Unique among the Advanced Placement programs, AP Studio Art has neither a standard course nor written exam. Instead, students submit two distinct portfolios for consideration: a general portfolio and a drawing portfolio. The program's development committee provides guidelines for the submission of a portfolio, keeping the level of work at first-year college level. The course designed by the school should address three points: a sense of quality in work, concentration on a particular visual interest, and the need for breadth of experience.

The program is intended for motivated students with a serious interest in art who have already completed some previous training. AP Studio Art courses commonly include homework and projects outside the classroom, including visits to museums and galleries.

Both portfolios are scored on a scale of one through six in three sections - quality, concentration, and breadth. A quality rating of "six" is given when pieces show obvious evidence of thinking, demonstrate the artist's confidence, show purposeful composition, and meet other quality criteria. The concentration rating of "six" is for pieces that engage the viewer, carry out an evocative theme, take risks, and whose technical aspects are strong. In the general portfolio, breadth is broken into three subsections: color/design, sculpture/3-D design, and drawing. Each subsection earns a "six" rating if the artist has shown exemplary work and demonstrated the ability to think outside the box while presenting a quality piece. The drawing portfolio does not break up the breadth rating, but for a "six" rating requires flexibility of thinking, use of a variety of materials, and evidence of experimentation and ambition, among other criteria.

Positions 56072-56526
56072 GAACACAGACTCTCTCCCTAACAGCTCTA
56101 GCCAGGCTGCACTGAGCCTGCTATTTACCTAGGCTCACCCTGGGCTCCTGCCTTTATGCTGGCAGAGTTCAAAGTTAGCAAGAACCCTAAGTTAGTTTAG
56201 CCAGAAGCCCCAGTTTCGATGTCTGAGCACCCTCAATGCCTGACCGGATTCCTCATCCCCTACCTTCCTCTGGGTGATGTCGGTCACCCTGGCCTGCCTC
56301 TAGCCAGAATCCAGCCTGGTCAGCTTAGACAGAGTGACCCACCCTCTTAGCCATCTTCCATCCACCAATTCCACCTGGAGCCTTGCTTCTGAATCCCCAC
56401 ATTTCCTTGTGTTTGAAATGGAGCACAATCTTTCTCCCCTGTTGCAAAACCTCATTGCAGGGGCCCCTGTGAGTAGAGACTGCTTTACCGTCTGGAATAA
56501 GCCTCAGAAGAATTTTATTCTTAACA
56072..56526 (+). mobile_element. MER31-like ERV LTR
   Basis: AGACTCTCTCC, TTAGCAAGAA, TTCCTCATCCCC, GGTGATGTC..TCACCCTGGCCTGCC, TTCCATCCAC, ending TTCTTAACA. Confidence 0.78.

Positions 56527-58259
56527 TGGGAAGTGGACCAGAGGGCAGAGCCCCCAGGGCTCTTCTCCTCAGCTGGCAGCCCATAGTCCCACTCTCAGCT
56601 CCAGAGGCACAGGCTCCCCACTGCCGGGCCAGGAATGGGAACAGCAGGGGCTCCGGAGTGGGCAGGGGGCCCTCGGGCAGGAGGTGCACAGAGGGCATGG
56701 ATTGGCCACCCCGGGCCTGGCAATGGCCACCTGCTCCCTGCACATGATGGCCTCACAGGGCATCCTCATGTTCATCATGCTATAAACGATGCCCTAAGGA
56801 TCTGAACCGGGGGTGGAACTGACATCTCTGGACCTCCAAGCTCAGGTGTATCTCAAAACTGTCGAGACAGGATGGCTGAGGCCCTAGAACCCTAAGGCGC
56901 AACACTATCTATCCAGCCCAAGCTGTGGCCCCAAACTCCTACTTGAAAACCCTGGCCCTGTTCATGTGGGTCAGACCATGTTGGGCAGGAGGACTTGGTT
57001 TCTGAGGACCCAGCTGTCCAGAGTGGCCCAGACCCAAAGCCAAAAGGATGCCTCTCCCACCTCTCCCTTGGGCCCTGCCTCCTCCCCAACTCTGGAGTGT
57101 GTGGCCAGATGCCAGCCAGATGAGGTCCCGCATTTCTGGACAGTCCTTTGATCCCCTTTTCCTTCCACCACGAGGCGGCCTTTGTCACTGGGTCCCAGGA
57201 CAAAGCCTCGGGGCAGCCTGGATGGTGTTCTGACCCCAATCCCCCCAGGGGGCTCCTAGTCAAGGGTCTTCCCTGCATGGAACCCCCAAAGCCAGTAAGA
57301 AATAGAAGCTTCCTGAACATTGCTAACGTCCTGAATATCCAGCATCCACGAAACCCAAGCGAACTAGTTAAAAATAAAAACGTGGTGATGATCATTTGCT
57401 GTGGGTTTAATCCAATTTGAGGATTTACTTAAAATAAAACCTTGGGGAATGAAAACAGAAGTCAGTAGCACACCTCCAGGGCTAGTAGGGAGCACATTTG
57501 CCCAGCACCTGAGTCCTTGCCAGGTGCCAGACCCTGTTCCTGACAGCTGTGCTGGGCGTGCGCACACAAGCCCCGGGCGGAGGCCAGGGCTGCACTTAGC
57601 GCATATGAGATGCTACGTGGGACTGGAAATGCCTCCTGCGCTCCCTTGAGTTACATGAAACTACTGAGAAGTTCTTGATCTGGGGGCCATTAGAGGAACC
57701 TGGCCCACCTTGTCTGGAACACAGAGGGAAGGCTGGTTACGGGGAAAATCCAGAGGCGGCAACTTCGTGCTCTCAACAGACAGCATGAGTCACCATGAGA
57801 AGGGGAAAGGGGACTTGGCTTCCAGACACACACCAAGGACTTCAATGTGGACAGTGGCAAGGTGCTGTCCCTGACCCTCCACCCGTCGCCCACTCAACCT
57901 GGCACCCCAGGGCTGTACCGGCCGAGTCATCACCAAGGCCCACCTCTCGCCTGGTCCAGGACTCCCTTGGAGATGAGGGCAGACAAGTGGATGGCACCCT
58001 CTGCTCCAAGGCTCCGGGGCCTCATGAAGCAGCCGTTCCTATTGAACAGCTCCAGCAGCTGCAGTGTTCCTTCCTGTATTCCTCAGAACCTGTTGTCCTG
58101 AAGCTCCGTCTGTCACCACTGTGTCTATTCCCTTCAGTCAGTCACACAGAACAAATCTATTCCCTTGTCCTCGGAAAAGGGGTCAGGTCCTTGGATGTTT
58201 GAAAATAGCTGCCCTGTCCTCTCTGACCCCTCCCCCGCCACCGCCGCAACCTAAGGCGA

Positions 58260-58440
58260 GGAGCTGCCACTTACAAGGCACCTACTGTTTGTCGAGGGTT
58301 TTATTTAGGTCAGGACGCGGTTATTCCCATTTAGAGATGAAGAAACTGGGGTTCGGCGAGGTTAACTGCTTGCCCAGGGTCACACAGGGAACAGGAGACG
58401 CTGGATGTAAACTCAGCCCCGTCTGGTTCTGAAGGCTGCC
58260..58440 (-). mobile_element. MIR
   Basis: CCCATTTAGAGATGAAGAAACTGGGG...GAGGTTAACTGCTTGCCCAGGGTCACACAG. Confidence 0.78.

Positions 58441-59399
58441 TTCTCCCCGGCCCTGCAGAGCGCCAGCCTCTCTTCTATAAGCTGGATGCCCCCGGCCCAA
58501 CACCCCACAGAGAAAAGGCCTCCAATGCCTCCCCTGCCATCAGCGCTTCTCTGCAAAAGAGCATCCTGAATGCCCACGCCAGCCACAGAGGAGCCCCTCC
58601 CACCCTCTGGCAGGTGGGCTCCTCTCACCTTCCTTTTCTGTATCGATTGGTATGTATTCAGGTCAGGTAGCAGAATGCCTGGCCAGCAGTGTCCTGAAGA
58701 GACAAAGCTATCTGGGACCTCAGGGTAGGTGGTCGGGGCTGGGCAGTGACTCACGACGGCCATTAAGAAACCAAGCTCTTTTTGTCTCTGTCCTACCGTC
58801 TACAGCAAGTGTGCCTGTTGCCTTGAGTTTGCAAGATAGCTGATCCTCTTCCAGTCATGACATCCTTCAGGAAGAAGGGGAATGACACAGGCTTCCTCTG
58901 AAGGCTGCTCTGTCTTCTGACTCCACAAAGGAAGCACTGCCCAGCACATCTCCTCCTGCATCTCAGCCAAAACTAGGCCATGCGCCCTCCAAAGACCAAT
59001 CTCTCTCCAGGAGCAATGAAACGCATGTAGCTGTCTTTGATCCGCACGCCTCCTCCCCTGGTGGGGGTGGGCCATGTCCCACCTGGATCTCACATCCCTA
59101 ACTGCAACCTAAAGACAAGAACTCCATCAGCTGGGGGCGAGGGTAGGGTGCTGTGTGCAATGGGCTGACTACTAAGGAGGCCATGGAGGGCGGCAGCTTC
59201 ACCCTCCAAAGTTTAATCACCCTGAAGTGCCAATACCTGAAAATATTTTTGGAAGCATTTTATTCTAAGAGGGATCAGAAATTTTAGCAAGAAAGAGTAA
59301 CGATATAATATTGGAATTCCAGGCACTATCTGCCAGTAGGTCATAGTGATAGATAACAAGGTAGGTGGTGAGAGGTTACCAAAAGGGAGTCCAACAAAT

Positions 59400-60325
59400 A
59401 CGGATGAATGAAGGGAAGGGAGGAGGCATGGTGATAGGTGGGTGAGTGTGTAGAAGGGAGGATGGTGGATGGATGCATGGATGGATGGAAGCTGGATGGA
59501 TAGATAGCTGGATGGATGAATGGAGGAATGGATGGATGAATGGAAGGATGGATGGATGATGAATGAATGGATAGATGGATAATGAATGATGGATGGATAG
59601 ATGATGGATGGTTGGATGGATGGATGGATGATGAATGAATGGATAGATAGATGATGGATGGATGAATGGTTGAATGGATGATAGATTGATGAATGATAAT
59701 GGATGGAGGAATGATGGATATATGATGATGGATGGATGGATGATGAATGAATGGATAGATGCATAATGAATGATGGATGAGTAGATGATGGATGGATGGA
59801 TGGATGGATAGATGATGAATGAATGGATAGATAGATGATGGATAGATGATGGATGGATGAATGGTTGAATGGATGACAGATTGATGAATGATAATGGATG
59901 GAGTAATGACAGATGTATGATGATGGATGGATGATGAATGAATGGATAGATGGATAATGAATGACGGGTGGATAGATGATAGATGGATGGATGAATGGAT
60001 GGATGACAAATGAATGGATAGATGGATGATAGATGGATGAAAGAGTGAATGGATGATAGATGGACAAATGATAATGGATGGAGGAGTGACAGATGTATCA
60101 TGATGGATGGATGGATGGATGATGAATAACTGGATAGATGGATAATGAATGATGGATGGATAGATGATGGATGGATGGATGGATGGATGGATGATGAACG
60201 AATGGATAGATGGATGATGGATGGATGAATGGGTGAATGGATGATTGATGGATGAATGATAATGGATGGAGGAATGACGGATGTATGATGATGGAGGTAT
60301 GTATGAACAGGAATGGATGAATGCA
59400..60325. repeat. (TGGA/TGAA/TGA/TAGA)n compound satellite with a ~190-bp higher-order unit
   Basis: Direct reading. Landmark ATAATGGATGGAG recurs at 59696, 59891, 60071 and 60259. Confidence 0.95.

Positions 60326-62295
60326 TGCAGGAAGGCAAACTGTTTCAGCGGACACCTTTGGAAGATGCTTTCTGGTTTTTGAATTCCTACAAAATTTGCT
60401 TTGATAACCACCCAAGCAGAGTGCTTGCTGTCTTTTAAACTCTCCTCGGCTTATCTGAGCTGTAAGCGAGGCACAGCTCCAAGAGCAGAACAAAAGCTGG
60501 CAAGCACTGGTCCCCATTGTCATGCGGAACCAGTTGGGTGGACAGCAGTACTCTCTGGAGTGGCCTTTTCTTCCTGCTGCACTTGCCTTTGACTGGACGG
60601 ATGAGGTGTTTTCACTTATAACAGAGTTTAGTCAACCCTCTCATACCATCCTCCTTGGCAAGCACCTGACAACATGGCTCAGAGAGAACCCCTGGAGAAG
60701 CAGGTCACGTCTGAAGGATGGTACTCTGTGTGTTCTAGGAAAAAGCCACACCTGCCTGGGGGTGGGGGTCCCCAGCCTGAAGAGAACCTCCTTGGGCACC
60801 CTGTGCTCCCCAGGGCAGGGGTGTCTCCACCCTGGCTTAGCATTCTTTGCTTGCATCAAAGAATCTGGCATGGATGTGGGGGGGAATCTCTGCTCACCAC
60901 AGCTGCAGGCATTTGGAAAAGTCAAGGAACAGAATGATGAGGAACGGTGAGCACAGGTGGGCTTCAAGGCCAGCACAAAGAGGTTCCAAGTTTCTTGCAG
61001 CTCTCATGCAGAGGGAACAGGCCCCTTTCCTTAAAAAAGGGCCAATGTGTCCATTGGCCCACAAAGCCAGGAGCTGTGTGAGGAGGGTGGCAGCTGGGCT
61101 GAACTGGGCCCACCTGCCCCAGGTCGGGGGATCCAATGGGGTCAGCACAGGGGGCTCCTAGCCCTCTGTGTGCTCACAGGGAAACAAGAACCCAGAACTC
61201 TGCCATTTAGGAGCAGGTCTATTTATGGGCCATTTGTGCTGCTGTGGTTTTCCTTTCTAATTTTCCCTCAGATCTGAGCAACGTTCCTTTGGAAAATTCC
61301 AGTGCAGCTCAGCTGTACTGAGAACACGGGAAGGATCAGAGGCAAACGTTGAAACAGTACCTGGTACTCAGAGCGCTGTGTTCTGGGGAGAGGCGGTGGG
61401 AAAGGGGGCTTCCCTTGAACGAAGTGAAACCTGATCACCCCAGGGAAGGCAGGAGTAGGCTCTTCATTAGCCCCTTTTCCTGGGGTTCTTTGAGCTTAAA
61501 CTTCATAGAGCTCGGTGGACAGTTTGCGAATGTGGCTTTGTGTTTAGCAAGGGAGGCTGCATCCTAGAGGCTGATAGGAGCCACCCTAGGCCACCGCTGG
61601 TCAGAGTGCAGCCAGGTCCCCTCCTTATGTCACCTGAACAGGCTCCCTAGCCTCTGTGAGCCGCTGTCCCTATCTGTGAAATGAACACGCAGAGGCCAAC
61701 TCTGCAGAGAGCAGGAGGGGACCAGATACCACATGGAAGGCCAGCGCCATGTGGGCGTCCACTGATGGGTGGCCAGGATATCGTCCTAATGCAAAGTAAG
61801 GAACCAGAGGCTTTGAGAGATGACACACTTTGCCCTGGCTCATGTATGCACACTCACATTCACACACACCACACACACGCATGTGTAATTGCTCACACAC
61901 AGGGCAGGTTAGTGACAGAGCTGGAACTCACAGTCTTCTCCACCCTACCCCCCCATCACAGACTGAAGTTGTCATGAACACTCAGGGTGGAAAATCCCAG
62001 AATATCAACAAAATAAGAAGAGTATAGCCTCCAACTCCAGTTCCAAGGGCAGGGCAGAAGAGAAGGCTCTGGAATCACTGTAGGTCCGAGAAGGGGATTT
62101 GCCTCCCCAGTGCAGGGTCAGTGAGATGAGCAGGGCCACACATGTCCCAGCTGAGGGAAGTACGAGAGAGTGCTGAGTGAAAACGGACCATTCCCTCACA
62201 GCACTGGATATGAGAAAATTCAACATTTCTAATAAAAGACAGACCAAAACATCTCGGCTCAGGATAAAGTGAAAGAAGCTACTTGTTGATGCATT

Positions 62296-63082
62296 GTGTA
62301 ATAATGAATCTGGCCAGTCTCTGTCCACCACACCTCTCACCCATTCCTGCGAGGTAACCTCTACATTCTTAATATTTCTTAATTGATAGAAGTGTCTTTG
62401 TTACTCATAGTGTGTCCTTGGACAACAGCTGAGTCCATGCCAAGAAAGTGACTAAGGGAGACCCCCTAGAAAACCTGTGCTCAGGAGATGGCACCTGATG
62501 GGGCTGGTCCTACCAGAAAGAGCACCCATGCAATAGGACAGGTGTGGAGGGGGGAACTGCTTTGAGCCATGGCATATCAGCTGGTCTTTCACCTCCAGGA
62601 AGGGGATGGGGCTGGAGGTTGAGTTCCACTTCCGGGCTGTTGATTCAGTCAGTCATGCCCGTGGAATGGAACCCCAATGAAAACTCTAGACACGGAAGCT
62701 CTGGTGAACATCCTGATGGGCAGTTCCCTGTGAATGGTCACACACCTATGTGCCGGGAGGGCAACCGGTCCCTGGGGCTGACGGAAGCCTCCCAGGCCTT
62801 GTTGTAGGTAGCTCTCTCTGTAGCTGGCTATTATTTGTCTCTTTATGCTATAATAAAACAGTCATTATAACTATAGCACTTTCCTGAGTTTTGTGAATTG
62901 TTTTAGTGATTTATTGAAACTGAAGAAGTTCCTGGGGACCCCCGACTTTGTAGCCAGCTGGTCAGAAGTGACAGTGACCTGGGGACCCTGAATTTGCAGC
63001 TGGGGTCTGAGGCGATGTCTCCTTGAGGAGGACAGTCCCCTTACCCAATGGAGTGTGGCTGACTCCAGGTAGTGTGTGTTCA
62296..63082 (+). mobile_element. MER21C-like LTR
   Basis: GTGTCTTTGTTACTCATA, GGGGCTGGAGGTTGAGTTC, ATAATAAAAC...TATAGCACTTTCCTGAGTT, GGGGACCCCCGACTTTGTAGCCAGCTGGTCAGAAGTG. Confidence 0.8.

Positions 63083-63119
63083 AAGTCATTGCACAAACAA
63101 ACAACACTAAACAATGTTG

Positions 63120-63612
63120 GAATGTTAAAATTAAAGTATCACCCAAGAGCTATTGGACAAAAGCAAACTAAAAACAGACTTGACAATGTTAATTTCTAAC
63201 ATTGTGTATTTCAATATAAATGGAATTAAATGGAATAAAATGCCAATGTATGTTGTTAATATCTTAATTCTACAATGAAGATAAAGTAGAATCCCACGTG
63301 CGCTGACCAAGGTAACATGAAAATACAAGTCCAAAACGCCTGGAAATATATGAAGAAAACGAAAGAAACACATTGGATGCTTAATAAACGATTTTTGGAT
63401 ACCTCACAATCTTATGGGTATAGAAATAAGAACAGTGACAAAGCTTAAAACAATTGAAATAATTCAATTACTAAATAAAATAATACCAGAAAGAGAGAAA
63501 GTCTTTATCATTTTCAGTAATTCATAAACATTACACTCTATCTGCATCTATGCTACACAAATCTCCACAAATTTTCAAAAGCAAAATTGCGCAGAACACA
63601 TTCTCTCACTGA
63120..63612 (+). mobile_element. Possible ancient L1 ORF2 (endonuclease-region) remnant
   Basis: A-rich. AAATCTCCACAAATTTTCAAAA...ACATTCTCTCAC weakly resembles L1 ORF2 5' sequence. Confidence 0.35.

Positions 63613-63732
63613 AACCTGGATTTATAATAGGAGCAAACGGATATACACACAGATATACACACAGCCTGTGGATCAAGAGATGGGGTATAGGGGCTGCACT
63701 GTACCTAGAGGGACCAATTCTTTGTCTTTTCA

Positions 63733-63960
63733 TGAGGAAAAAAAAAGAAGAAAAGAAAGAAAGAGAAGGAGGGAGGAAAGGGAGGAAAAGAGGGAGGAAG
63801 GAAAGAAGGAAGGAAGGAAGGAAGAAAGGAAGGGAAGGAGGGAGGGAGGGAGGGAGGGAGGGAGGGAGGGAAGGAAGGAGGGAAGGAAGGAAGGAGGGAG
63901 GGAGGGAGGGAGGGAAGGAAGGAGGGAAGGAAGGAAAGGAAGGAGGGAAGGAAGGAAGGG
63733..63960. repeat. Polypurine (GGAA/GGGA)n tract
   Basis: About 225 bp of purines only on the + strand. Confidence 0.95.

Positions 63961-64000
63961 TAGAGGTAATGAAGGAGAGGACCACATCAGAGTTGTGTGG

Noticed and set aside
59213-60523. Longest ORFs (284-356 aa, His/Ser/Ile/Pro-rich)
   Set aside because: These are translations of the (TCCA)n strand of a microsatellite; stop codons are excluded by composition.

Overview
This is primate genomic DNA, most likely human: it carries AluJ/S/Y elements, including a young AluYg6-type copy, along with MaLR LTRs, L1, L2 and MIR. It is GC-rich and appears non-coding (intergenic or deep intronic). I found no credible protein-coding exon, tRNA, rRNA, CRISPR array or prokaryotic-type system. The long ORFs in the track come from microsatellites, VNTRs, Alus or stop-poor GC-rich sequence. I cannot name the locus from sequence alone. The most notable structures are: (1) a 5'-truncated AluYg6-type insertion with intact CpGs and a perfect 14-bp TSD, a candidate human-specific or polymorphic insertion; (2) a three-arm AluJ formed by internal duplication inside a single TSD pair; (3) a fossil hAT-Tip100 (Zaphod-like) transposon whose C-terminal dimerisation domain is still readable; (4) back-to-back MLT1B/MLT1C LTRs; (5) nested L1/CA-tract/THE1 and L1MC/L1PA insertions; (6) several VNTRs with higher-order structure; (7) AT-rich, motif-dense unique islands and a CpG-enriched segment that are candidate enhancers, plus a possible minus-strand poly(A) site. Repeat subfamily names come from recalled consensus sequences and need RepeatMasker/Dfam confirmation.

Source: http://www.collegeboard.org/ap/students/studioart/index.html